31 07 2014

I just read the article by Mark Winston in the New York Times (July 15, 2014) in which he talks about the “thousand little cuts” suffered by honeybees which has led to the catastrophic decline of these insects. (The article is reproduced at the end of this blog.) I had been thinking about synergy and this seems to fit right in.

Synergy means the interaction of two (or more) things that produce an overall effect that’s greater than – or different from – the sum of the individual effects. In other words, we cannot predict the whole simply by looking at the parts.   Even so, we are challenged to understand and predict the impacts that contaminants have on communities – when understanding the effect of a single contaminant on a single organism is daunting. There are almost unlimited variables that impact any situation.

The EPA tests chemicals for adverse health effects, which they assume will occur individually. But in the real world, we’re exposed to a medley of chemicals every day – from car exhaust, to cosmetics, clothing, pesticide sprays for agriculture or mosquitos, even smog. The fact that these exposures can react with each other, and in effect, make each other more toxic, is a newly emerging science. In 1996, the EPA was required for the first time to consider cumulative pesticide exposure under the Food Quality Protection Act (FQPA). The FQPA recognizes that real-world pesticide exposure doesn’t occur as a single discrete exposure to a single pesticide, but rather as a combination of several pesticides at once. For example, USDA data shows that apples sold in the United States contained 22 different pesticide residues, and peaches contained 40.[1]

I just discovered the term “co-carcinogen”, which means the additive or synergistic effect of two or more agents which leads to cancer. These “co-carcinogens” may not themselves be a carcinogen. For example, a study by the University of Minnesota published a paper about the cancer-promoting effects of capsaicin – found in foods that contain hot chili peppers. It’s complicated – if you’re interested, please click here.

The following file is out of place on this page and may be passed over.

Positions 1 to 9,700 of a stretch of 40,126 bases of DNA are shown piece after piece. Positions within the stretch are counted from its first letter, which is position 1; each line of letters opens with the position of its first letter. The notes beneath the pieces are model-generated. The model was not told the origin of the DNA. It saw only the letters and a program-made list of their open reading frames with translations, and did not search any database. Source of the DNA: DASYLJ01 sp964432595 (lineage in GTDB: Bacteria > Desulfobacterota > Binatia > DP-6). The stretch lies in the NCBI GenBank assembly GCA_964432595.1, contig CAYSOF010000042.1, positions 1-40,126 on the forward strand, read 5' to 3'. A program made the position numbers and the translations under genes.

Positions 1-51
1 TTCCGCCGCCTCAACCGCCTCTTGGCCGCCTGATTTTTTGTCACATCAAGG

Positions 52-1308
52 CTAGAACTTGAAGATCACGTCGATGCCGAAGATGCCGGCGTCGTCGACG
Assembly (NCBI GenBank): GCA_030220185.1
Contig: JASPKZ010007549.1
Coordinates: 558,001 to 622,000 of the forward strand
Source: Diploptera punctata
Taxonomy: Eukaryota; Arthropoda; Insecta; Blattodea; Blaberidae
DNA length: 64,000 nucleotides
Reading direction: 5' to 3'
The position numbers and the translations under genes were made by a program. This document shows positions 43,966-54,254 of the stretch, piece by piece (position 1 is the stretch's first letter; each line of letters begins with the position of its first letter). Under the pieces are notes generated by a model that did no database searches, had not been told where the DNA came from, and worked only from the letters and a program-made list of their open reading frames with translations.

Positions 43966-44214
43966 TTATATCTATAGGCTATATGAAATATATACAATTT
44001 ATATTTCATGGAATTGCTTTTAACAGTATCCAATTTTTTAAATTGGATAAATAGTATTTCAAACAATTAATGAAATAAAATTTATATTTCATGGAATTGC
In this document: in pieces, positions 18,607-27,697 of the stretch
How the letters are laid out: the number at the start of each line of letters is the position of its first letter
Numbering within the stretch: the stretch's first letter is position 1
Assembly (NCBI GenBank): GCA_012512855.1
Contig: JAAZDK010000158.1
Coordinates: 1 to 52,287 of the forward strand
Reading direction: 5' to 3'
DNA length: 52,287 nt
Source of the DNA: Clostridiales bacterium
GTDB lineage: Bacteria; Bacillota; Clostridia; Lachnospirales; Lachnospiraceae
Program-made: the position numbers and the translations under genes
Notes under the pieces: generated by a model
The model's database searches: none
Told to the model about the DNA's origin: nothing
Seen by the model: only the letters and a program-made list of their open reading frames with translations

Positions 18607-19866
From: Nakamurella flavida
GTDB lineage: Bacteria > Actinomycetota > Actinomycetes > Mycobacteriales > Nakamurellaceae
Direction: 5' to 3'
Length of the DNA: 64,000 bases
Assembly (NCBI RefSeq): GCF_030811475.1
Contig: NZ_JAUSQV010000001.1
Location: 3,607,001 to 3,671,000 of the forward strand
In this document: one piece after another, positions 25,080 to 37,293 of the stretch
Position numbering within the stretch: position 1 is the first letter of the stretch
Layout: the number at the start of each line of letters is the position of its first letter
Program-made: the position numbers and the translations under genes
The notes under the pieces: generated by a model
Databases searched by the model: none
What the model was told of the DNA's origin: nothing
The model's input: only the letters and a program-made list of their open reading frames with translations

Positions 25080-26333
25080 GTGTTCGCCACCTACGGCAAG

Here’s an interesting story:

In the summer of 1985, 30 year-old Thomas Latimer was leading a good life in the suburbs of Dallas, TX. He was a vigorous, athletic man with a promising engineering career. On one particular Saturday afternoon, Mr. Latimer spent the day mowing the lawn, picking up the clippings and edging the walkways. After about an hour, he began to feel dizziness, nausea, tightness in his chest and a pounding headache. Ten days later, he felt even worse and went to see his doctor.

Over the next six years, Mr. Latimer found himself unable to exercise. He suffered from brain seizures. He visited 20 different doctors and underwent numerous tests to determine the source of his medical problems. His symptoms were consistent with organophosphate poisoning, most likely from the insecticide diazinon that had been applied to his lawn. But because his symptoms were so severe and the amount of pesticide he was exposed to was so low, the doctors continued to look for a complicating factor. After further research, a toxicologist, three neurologists and two neuro-ophthalmologists all concluded independently that the popular ulcer drug Tagamet that Mr. Latimer was taking had suppressed his liver, making him more susceptible to pesticide poisoning.

Alfredo A Sudan, a professor of neurology and ophthalmology at the University of Southern California, who conducted extensive tests evaluating an eye disorder that Mr. Latimer developed, estimates that taking a medication like Tagamet “can make a person 100 to 1,000 times more sensitive to organophosphate poisoning.”[2]